Describes activities during 2017 and 2018 by the Bureau of Justice Statistics (BJS) to collect data and report on the incidence and effects of sexual victimization in correctional facilities, as required by the Prison Rape Elimination Act of 2003 (PREA) (P.L. 108-79). The report summarizes BJS’s efforts during 2017 and 2018, which included item-by-item assessments of the Survey of Sexual Victimization (SSV), National Inmate Survey (NIS), and National Survey of Youth in Custody (NSYC). The report also discusses findings from the 2015 SSV, competitive solicitations for the NIS-4 Prisons and NIS-4 Jails, and data collection for the NSYC-3. This report meets the PREA requirement to report on BJS’s activities for the preceding calendar year by June 30 of each year.
- Correctional administrators reported 24,661 allegations of sexual victimization in 2015, nearly triple the number recorded in 2011 (8,768 allegations).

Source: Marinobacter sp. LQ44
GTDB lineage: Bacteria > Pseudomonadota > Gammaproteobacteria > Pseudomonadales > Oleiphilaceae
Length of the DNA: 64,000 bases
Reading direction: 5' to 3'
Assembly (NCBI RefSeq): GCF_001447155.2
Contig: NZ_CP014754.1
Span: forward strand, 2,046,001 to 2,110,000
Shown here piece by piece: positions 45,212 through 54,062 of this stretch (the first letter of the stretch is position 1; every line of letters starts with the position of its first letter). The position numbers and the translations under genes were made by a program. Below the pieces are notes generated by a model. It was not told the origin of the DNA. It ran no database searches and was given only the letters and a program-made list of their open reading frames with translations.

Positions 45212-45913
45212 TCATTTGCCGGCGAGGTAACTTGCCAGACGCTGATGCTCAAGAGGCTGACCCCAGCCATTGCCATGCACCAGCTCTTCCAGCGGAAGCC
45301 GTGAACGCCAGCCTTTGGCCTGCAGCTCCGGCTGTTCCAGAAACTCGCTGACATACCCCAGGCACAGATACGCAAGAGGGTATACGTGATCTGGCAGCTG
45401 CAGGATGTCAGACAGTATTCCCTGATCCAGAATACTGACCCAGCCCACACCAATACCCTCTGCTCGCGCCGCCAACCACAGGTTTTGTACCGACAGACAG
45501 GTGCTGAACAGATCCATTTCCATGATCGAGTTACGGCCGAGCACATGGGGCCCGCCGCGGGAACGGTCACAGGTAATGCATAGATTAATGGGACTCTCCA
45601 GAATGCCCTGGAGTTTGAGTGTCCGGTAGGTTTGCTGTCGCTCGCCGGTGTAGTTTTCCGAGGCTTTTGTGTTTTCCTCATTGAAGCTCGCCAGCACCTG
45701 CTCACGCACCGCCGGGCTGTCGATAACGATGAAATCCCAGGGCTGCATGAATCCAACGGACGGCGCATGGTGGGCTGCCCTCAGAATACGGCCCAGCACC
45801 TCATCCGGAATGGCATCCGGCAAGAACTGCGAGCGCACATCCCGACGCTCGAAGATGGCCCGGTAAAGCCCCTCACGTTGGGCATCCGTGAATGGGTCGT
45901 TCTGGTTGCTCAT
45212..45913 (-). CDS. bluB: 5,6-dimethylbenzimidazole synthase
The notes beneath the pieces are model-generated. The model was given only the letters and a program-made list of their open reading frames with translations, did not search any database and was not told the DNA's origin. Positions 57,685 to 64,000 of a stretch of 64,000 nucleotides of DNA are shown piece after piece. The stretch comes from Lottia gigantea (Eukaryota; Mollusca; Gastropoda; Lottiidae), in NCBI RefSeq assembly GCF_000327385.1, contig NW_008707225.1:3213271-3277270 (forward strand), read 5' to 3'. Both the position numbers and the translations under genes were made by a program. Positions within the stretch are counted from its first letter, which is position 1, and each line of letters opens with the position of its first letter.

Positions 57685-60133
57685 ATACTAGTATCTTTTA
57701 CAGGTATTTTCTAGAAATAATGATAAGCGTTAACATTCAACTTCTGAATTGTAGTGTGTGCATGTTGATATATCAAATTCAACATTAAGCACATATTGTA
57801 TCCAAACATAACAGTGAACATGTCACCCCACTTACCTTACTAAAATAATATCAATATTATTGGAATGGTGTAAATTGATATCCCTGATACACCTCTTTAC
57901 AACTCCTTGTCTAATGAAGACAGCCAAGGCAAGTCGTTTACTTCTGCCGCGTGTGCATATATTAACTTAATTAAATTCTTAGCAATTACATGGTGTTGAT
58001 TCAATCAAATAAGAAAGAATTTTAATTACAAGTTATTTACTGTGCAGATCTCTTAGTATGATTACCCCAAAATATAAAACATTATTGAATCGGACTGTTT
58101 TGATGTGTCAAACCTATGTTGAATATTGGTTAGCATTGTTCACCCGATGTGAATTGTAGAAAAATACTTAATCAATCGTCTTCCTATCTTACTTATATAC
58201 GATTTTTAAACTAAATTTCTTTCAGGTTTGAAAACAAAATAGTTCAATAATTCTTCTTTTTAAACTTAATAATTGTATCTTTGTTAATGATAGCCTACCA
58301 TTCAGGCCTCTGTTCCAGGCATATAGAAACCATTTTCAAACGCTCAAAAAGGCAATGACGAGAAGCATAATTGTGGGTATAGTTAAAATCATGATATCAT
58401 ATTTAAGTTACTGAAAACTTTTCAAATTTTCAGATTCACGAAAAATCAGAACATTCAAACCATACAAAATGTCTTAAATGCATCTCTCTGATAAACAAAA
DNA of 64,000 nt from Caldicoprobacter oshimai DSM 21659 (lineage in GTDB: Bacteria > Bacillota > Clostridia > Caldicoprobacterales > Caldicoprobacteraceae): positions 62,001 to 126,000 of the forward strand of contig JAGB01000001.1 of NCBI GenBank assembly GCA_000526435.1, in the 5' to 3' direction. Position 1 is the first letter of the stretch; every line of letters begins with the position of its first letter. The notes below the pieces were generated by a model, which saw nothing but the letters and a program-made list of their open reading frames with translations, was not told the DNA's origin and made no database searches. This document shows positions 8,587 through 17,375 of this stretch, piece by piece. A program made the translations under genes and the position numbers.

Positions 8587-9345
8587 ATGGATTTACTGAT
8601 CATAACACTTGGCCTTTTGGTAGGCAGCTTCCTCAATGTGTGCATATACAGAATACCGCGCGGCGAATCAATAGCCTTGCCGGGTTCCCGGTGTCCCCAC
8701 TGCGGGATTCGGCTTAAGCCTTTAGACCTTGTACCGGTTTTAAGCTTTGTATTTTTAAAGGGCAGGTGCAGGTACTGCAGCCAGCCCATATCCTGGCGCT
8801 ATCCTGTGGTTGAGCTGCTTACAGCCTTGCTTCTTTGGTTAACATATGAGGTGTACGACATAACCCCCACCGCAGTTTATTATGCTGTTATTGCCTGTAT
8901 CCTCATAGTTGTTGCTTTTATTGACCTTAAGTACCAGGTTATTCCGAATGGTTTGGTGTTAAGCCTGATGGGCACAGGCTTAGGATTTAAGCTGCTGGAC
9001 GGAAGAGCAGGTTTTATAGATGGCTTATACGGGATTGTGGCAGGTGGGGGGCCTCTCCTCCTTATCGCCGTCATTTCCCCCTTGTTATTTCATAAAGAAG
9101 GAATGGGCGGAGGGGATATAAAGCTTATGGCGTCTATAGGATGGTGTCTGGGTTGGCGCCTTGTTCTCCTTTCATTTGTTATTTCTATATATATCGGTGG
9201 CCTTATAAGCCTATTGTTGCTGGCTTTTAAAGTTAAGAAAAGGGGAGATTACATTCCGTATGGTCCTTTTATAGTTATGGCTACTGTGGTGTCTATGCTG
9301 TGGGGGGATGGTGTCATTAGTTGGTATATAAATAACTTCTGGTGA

- Substantiated allegations rose from 902 in 2011 to 1,473 in 2015 (up 63%). (Substantiated allegations are those in which an investigation determined that an event occurred, based on a preponderance of the evidence.)
- In 2014, unfounded allegations (8,372) exceeded unsubstantiated allegations (7,783) for the first time in SSV data collection. Prior to 2014, more allegations were unsubstantiated than were unfounded. (Unfounded allegations are those in which an investigation determined that an event did not occur. Unsubstantiated allegations are those in which an investigation concluded that evidence was insufficient to determine whether an event occurred.)
- Among the 24,661 allegations of sexual victimization in 2015, a total of 1,473 were substantiated, 10,142 were unfounded, 10,313 were unsubstantiated, and 2,733 were still under investigation.
- The sharp rise in unfounded or unsubstantiated allegations of sexual victimization coincided with the release of the National Standards to Prevent, Detect, and Respond to Prison Rape in 2012. It reflects improvements in data collection and reporting by correctional authorities, and increased reporting of allegations by inmates.